This is the final article in a series on San Juan Bautista’s water issues. Read Part One, Part Two and Part Three.
At the San Juan Bautista City Council meeting on July 14, City Manager Don Reynolds presented a report on possible solutions for water and waste treatment plant issues. For the first time in 12 years, San Juan is nearing a resolution, though long delays in approaching the problem have driven up costs.
The 80-page Potable Water Source Control and Wastewater Treatment Plant Improvements report was prepared by Stantec Consulting Services, which has 22 locations in California and 400 worldwide. The city commissioned Stantec to look at the three main water problems San Juan has fought for two years: hard water coming from city wells that occasionally exceeded nitrate standards, home water softeners which added massive amounts of chlorides and sodium to wastewater, and an aging wastewater treatment plant the city had outgrown.
Prior to Reynolds, four city managers spanning 12 years had effectively kicked the problem down the road, offering a non-functioning and decaying pellet plant as a solution they had no ability or budget to implement.
A surprise Environmental Protection Agency inspection of the plant in June 2019 resulted in a “letter of concern” followed by a letter from the California State Water Resources Control Board detailing violations and fines. While the letter is considered confidential by both the city and the water board, BenitoLink established that the amount owed by the city in fines and penalties exceeds $822,000.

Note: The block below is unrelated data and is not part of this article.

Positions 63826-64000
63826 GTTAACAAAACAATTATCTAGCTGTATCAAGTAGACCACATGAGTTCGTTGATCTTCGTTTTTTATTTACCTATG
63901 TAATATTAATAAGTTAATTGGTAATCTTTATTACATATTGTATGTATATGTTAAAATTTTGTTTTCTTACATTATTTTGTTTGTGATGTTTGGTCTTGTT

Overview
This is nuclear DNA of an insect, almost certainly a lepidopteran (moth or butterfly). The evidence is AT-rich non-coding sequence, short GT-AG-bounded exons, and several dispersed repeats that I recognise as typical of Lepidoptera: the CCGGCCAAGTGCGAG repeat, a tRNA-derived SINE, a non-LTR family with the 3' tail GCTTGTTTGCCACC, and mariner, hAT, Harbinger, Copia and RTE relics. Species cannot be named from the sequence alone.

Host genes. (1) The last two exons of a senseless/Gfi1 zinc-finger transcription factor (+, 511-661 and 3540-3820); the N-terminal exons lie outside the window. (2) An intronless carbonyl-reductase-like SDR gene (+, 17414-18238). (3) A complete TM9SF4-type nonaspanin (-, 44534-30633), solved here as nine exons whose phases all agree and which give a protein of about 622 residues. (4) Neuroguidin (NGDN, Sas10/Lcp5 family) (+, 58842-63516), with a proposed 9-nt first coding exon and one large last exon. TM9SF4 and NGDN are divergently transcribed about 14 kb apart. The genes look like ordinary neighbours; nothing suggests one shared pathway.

As the city hit this critical juncture, Reynolds was just assuming his position as city manager, taking the office on July 2, 2019. He first became aware of the complexities of the problems when he applied for the job.
“I happened to know the former city engineer here, Pat Dobbins,” Reynolds said. “I called him and said ‘Hey, I have an interview’ and Pat said ‘We have to have lunch.”
The two discussed a 2018 report called “Consequence of Failure Analysis” produced for the city by Dudek, a firm specializing in community infrastructure. That was around the time the city started removing sludge from the wastewater treatment ponds, a major source of the coliform bacteria violations. Reynolds said Dobbins told him, “This is your biggest issue in San Juan.”
When Reynolds interviewed for the job, he was asked what his first 100-day report would look like. He replied that resolving the water problems was the highest priority; that he thought the city did an excellent job in representing its history, but what he had learned from the failure analysis report was “the other side of the coin.”
After Reynolds took office, sludge removal continued, finally getting the bacteria counts down below violation level by Oct. 25, 2019. But all the issues that the EPA and water board had concerns about still existed.
The Potable Water Source Control and Wastewater Treatment Plant Improvements report was commissioned to address the problems. Within the report are three solutions for potable water coming into the city and three solutions for wastewater treatment. San Juan Bautista must now decide on which solutions to implement. Every solution depends on reducing salt levels in the water. That begins and ends with having the city reduce the hardness of its water, which would allow residents to get rid of water softeners at home.
There are three solutions the city is considering. Two of them—“On-Site Wastewater Treatment Plant Upgrades and Off-Site Salinity Control” and “Regionalization with Hollister Wastewater Treatment Plan and Off-Site Salinity Control”—are aimed at different ways of softening the water by using one of three approaches.